<p>It's more than likely PLA/PHA plastic which is made from cornstarch and is biodegradable and food safe.</p><p><a href="https://en.wikipedia.org/wiki/Bioplastic" rel="nofollow">https://en.wikipedia.org/wiki/Bioplastic</a></p><p>It doesn't mean they degrade quickly or even over a lifetime, but they do degrade eventually and can be broken down beyond traditional petroleum based plastics. It's the safest form of plastic, however, it's still plastic. These forms can still cause ecological problems and to be broken down fully, depending on the chemistry, may require special conditions or equipment. </p>
What I want is the cheapest,safest shelter to withstand an f5 tornado. At times we can have heavy rain. A small enough for 5 small pets in cratesand maybe 4 people. Comfortable size if 2 of us and the pets sleep in it overnight. How would you build this shelter? So many feet underground? What size dome? Plastic sheeting with many layers of earth? What about the door? How would we construct a cheap yet sturdy safe door? Should we build 4 or 5 car lengths from the house and away from big, heavy trees? Last thing is cost estimate and how many bags should be bought? I know this is a lot. ?
<p>if I make this I will decorate the inside and live in it</p>
<p>You kind of remind me of Gandalf or Dumbledore.</p>
<p>Are you a Hobbit?</p>
<p>So AWESOME! Love this Instructables!</p>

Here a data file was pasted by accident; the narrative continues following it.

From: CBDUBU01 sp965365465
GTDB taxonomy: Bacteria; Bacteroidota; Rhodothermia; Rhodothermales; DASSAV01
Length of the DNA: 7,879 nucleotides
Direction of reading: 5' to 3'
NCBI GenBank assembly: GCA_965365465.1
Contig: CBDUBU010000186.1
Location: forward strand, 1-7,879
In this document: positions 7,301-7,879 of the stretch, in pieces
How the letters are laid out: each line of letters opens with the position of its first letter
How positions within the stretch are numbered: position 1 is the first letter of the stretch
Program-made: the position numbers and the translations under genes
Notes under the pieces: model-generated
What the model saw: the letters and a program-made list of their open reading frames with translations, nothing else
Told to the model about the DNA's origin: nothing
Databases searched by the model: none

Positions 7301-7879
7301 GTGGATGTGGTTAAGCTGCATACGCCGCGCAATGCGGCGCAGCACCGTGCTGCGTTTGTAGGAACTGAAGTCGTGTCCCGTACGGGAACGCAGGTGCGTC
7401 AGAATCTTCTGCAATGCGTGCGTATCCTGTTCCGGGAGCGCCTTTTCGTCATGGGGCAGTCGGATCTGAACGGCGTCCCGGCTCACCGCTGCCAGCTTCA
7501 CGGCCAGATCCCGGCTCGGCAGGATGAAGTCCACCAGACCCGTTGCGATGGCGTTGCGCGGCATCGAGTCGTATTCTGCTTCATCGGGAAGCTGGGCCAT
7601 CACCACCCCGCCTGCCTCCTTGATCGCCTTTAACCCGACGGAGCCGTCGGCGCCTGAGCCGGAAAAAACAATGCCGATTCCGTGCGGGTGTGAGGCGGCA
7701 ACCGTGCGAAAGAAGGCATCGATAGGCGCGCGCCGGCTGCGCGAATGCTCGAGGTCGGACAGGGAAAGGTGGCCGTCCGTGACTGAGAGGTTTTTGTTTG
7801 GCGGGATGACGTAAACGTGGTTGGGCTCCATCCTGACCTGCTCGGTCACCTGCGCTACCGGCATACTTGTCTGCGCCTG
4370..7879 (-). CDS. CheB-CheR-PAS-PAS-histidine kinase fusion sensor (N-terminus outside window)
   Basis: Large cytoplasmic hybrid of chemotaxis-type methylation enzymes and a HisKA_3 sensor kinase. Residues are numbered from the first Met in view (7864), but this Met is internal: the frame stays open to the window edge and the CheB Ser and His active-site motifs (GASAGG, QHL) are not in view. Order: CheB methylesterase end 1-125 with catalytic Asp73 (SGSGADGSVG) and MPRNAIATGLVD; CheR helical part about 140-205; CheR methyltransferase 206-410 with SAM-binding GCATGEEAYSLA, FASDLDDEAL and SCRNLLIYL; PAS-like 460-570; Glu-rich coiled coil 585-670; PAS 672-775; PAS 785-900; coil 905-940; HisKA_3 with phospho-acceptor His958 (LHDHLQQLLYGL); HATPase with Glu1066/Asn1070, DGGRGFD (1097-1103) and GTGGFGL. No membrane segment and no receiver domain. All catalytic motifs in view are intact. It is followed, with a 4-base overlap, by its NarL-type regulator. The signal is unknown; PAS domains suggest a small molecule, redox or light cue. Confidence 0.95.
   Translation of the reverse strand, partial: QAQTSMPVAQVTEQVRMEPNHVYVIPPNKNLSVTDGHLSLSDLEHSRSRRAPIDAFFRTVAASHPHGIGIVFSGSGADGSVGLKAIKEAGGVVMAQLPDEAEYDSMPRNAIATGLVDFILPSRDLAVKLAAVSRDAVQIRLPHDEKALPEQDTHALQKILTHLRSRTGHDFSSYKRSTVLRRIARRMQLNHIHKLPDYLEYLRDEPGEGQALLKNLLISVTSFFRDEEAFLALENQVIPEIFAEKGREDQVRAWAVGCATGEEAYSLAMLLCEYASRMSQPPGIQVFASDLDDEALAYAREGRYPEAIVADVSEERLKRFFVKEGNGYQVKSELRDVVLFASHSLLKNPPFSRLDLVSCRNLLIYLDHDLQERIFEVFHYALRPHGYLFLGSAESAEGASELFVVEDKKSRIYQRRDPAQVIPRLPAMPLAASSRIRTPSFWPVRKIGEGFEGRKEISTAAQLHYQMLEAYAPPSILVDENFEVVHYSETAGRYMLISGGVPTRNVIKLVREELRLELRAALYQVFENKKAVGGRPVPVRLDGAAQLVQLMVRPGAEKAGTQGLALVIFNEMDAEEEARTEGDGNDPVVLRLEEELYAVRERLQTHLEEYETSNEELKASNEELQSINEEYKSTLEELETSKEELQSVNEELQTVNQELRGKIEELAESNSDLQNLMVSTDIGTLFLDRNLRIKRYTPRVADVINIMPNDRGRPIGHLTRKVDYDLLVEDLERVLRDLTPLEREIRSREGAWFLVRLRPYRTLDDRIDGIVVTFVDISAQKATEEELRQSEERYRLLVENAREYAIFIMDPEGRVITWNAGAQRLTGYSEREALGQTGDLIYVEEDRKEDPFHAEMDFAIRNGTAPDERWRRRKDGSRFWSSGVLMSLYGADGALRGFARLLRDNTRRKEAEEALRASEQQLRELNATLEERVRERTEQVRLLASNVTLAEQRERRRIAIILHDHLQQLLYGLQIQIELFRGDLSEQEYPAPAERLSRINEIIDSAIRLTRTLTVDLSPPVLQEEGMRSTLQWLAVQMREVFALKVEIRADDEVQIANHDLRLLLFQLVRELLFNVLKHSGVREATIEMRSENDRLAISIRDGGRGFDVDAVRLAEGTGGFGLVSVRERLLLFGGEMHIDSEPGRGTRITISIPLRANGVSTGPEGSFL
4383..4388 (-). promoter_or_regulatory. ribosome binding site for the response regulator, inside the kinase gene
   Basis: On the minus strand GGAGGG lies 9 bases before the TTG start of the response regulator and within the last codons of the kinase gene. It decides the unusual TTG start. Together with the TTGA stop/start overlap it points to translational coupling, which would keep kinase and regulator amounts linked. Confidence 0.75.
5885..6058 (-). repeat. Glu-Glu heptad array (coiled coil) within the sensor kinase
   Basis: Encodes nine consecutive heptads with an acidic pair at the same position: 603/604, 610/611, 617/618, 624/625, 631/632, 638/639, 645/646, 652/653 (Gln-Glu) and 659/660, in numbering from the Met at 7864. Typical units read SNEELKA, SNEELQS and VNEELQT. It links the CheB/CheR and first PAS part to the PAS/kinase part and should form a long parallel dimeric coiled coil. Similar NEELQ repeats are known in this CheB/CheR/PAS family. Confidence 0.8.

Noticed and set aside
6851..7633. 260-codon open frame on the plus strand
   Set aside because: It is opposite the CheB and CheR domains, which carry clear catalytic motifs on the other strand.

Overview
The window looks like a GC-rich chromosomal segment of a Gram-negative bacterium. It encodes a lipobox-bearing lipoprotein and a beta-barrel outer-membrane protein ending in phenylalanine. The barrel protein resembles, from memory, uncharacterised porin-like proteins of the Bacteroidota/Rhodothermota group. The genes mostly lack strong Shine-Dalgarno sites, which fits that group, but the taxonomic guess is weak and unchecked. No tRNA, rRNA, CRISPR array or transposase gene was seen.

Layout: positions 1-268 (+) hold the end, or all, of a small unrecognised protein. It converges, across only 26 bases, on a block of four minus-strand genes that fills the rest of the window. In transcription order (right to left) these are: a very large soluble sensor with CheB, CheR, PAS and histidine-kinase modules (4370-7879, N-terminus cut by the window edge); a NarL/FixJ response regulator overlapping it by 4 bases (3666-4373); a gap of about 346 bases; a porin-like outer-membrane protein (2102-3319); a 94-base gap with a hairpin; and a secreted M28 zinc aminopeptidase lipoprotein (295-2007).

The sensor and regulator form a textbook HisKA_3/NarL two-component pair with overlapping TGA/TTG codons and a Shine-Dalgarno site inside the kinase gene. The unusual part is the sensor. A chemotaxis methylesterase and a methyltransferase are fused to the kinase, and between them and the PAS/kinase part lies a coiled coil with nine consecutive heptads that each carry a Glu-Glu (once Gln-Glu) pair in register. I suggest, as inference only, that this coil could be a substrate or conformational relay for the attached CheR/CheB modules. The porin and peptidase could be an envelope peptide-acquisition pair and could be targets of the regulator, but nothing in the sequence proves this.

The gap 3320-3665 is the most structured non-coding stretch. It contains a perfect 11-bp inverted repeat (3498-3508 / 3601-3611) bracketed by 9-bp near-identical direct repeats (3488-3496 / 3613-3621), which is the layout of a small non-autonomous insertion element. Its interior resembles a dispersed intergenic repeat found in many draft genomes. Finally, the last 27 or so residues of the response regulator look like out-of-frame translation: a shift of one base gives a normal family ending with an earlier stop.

<p>aiy yu qwee owen. we are in the middle of building an earthbag house (training with united earthbuilderwe live in california on the yurok reservation, right on the river, lots of trees,etc. my friend leslie hunt said she spoke to you recently, she lives on the next reservation over, hoopa. i am wanting to add a mud room with walls made out of large food cans but havent found anything on line to see if it works. we are trying to build out of what we have close, and there are lots of these large food cans on the next reservation in hoopa. have you ever done this or seen this done?</p><p>ive been wanting to build our own home since i watched your film years ago, thank you for your inspiration. we plan to help others here on the reservations build, we have high unemployment of course, people live in shacks, no electricity on half of the reservation, we declined the poles ourselves. so we need to make them as cheaply as possible. all of your information was very helpful to us, thank you.</p><p>wohklow, </p><p>monique sonoquie</p>